The Formula 1 world is in mourning this week after the death of Murray Walker, who has passed away at the age of 97.

Walker did commentary with the BBC and then ITV before he retired in 2001. His death was confirmed by the  British Racing Drivers’ Club in a brief statement.

“It’s with great sadness we share the news of the passing of BRDC associate member Murray Walker OBE,” the statement read. “A friend, a true motorsport legend, the nation’s favorite commentator and a contagious smile. We thank Murray for all he has done for our community. RIP our friend.”

“He was to so many of us fans of F1 the voice that epitomized the sport we love,” said Stuart Pringle, Silverstone managing director. “Knowledgeable beyond words and with a passion that occasionally got the better of him in commentary, he brought the sport and some of its greatest moments to life in a way that ensured they remained seared in our memories for ever.”

BBC Director General Tim Davie paid tribute to Walker as well, saying, “Over decades, no-one conveyed the excitement and passion of motorsport like Murray Walker. For millions, he was quite simply the voice that captured the spirit of Formula 1. Respected by drivers and fans alike, he will be hugely missed.”

Walker is survived by his wife Elizabeth, who he was married to for over sixty years. He was a World War II veteran who served in a tank during the war.

Tributes have been pouring in for Walker, including one from former British F1 driver Sir Jackie Stewart.

“He was a very special man in every respect,” Stewart said. “I was lucky enough to know him well. In fact, I spoke to him several weeks ago where he was in a home. He was the perfect gentleman, a man who had great style and great skills with the English language. As a racing driver, from my own point of view, Murray was always the best.”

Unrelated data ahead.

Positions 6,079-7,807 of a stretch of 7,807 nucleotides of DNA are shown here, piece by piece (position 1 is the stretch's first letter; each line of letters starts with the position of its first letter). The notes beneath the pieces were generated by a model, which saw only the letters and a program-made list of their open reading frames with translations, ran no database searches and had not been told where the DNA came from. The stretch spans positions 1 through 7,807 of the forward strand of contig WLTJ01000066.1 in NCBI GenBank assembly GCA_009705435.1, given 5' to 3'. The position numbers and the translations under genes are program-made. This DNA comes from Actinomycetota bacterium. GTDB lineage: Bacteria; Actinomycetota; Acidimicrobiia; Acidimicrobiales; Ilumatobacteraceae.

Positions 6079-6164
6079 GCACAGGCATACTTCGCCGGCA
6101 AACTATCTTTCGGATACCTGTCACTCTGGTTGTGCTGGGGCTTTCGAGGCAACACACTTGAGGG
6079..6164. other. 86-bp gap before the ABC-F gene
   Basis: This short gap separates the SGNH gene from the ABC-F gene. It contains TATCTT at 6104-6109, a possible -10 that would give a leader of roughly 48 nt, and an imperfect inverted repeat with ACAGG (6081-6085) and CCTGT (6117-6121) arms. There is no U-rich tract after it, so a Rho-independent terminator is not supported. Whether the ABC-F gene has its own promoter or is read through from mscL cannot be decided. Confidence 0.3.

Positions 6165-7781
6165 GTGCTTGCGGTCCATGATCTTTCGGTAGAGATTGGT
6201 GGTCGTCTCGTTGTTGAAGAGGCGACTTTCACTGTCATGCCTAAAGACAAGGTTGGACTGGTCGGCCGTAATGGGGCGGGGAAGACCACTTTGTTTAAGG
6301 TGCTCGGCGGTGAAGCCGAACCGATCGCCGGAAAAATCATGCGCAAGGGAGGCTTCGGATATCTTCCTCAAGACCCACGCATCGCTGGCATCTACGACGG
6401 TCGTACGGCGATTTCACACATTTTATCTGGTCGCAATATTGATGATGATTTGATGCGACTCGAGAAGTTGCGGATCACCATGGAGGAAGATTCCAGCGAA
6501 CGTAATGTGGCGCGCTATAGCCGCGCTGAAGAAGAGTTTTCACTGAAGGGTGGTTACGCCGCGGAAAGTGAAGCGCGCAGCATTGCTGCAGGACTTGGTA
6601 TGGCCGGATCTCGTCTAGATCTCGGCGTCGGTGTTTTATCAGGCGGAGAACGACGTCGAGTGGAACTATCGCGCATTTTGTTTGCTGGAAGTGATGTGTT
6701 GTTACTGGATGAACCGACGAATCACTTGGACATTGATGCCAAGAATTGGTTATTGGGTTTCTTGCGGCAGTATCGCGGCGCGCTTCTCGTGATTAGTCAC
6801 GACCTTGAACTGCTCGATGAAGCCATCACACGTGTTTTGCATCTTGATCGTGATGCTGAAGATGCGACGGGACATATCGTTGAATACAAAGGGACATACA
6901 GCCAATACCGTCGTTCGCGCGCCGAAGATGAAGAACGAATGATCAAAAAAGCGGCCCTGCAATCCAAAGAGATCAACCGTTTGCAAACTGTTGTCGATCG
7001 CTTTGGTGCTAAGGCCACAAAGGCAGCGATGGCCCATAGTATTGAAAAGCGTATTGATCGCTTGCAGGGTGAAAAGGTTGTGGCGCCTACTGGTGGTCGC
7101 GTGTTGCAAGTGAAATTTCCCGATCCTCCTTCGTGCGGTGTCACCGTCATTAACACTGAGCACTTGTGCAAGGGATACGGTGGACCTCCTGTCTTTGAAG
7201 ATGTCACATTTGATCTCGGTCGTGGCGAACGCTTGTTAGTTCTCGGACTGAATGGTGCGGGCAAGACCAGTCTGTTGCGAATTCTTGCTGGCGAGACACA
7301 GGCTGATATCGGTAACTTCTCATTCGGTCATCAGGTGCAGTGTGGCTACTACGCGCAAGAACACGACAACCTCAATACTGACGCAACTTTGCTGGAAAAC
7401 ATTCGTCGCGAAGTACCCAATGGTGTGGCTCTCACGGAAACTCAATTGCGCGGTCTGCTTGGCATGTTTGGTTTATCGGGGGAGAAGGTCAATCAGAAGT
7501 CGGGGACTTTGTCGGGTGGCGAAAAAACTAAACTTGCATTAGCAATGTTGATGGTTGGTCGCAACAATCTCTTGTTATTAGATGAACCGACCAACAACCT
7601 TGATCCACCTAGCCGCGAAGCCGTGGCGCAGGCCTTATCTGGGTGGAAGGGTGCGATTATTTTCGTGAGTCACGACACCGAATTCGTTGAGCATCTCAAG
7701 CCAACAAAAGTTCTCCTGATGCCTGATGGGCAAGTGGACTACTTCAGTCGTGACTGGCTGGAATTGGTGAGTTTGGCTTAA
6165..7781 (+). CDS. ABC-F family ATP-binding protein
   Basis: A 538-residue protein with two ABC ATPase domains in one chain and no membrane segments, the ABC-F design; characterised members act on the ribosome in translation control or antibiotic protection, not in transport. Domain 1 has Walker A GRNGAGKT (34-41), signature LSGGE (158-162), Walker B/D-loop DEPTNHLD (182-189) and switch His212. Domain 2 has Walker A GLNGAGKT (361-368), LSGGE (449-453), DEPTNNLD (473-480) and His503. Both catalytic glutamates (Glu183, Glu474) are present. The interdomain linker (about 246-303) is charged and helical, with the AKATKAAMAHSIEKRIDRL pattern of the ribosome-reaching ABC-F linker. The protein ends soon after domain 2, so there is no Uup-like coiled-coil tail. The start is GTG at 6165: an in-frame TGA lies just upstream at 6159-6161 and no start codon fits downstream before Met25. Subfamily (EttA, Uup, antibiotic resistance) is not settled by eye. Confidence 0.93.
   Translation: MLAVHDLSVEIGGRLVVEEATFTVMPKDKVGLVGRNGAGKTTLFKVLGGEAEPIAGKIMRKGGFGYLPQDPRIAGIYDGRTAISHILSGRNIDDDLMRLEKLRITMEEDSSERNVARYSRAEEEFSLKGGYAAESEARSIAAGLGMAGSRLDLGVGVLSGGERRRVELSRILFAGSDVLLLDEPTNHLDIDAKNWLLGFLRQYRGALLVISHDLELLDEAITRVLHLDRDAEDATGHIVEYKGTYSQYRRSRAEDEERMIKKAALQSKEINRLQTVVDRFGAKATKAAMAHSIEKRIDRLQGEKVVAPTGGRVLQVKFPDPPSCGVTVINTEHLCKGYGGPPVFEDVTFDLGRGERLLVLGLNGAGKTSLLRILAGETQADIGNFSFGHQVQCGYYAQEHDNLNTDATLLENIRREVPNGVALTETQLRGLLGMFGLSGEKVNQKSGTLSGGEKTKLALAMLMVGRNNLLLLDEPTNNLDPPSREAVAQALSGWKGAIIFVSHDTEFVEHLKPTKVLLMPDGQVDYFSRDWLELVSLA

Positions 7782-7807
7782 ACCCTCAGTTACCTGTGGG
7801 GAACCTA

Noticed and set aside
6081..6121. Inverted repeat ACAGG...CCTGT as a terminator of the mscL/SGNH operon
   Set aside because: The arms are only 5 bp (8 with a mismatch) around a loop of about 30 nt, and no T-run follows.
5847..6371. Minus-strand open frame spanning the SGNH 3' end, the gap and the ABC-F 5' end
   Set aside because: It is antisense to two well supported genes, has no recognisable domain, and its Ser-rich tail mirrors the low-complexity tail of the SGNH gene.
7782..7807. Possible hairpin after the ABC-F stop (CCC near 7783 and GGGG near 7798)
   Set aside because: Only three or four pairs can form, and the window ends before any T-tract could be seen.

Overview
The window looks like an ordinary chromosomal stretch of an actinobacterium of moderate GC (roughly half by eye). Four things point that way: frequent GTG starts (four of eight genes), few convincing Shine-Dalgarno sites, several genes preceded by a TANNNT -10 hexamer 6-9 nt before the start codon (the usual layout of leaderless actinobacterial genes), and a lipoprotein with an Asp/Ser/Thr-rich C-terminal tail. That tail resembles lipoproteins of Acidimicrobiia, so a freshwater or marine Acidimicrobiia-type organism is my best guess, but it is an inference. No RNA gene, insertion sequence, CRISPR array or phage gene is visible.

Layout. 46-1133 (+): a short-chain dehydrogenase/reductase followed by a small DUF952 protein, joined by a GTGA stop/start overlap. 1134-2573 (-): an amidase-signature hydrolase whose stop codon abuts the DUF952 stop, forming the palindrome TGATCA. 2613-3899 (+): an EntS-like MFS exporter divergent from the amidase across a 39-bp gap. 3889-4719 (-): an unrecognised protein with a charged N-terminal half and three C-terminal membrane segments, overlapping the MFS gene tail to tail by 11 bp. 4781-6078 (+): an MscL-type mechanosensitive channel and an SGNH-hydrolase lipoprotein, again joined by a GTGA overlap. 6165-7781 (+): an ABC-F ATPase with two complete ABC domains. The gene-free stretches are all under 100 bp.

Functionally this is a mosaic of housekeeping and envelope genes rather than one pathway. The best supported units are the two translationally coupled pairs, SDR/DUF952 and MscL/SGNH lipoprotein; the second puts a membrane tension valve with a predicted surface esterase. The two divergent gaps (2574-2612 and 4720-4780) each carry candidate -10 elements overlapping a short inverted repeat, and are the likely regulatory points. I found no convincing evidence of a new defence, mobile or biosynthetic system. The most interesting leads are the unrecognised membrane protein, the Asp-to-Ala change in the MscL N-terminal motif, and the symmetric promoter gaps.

“He was very good at making mistakes. He made wonderful mistakes. He so much enjoyed the realization of his error, he was such a character,” he continued. “A mistake didn’t mean anything wrong for Murray. It was something else to make a joke of. He was full of energy, he never sat to do a commentary. He stood up for the whole time.”

Former team owner and BBC F1 chief analyst Eddie Jordan spoke out as well to call Walker a “legend”.

“He was so well prepared,” Jordan added. “He was very nonchalant about it, he didn’t give that impression but he had the knowledge. When he was doing the commentary, he had every single angle covered. He was brilliant at it.”

James Allen, who succeeded Walker in the commentary box at ITV and told BBC Radio 5 Live, said that “he was just so much fun.”

“The age difference between us was 45 years or something but he was so young in his mind,” Allen said. “His career was in advertising, he was always aware of the audience. He was such a laugh. He didn’t like driving much on the continent so, all the foreign grands prix, I drove him around everywhere.”

“One of my favorite stories, I drove him to a restaurant and when we came out there was a bunch of kids outside and one of them said ‘that’s Murray Walker’s driver,” he continued. “He had a life incredibly well lived.”

This piece originally appeared in and is used by permission.

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